Hand and Foot Radiation Monitors at a Nuclear Reactor

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Summary Statement

This shows specially designed hand and shoe monitors to detect alpha, beta, and/or gamma radiation on a person's hands or feet. To use this equipment, personnel to be scanned are required to stand on a platform and simultaneously place their hands in another part of the detector. This is clipped from the 1954 episode Hidden Power, from the On the Spot television series from the 1950s. The episode is a visit to the Chalk River NRX Canadian atomic energy plant, showing research in the peacetime application of nuclear energy. At the time of its construction it was Canada's most expensive science facility and the world's most powerful nuclear research reactor. NRX experienced one of the world's first major reactor accidents in December 1952 when the NRX reactor underwent a violent power excursion that destroyed the core of the reactor, causing some fuel melting. Young Jimmy Carter -- later U.S. President, then a nuclear engineer in the U.S. Navy -- was among the hundreds of Canadian and American servicemen who were ordered to participate in the NRX cleanup following the accident. Five years later, in 1958, several metallic uranium fuel rods in the nearby NRU reactor overheated and ruptured inside the reactor core. Over a thousand men were involved in the cleanup operations following these two accidents. More than 600 men were required for the NRU cleanup alone. Official AECL reports stress that very few of these men were over-exposed to radiation -- that is, most of the recorded radiation doses did not exceed the levels that were considered permissible for atomic workers at that time. The reports also imply that no adverse health effects were caused by the exposures received. However, no medical follow-up has ever been done to see whether the population of men involved exhibited a higher-than-normal incidence of cancer later in life.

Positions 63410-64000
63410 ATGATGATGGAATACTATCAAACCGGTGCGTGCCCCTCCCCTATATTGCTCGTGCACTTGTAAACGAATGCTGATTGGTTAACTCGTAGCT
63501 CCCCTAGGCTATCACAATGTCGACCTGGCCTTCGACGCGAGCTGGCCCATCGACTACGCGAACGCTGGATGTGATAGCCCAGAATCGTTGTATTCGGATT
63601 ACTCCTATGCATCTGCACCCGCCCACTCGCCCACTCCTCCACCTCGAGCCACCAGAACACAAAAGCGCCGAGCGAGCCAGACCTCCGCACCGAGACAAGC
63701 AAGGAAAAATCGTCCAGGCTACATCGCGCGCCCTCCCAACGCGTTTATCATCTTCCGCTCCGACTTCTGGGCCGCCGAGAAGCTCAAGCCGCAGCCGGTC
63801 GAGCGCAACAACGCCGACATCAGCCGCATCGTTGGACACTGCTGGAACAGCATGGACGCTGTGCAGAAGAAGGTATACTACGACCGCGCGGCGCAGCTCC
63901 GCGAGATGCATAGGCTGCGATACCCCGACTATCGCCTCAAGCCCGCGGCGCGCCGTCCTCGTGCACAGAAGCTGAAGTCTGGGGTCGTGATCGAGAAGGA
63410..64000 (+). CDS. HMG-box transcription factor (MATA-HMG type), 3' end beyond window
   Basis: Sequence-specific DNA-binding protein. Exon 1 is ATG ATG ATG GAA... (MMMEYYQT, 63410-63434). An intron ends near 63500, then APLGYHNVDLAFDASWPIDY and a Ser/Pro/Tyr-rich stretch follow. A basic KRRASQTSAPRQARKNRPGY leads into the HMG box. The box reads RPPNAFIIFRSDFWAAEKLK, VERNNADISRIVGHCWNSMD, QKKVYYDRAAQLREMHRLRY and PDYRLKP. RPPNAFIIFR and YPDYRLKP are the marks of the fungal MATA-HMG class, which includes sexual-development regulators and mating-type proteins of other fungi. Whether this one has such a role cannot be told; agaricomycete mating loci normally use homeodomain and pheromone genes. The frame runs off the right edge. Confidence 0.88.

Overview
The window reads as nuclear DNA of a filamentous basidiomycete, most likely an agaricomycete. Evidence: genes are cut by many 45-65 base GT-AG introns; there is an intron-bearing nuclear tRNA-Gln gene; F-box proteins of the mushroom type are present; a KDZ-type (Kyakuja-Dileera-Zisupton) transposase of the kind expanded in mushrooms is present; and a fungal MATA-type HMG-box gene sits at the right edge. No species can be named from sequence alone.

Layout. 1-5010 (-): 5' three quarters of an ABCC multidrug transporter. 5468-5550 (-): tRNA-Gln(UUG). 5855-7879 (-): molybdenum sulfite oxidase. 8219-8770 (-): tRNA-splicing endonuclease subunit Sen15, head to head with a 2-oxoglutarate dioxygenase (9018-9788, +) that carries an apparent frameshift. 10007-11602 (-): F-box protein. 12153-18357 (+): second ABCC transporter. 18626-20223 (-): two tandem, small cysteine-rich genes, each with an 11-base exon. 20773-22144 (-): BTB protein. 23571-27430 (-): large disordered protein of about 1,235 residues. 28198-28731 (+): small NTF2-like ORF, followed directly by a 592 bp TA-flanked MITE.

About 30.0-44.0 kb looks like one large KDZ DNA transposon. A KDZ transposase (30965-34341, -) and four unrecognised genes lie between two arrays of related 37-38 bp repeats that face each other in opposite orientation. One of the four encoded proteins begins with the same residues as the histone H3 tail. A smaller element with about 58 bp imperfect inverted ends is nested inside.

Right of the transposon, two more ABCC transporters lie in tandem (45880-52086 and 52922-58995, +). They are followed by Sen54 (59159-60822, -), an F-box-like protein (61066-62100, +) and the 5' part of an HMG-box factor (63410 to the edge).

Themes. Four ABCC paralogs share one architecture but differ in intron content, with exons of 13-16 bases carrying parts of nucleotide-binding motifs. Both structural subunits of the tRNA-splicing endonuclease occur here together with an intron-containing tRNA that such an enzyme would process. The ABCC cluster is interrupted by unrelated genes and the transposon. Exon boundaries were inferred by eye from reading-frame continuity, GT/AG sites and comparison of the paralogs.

1:11 mins.
Safety and Health Trainers
Chalk River Canada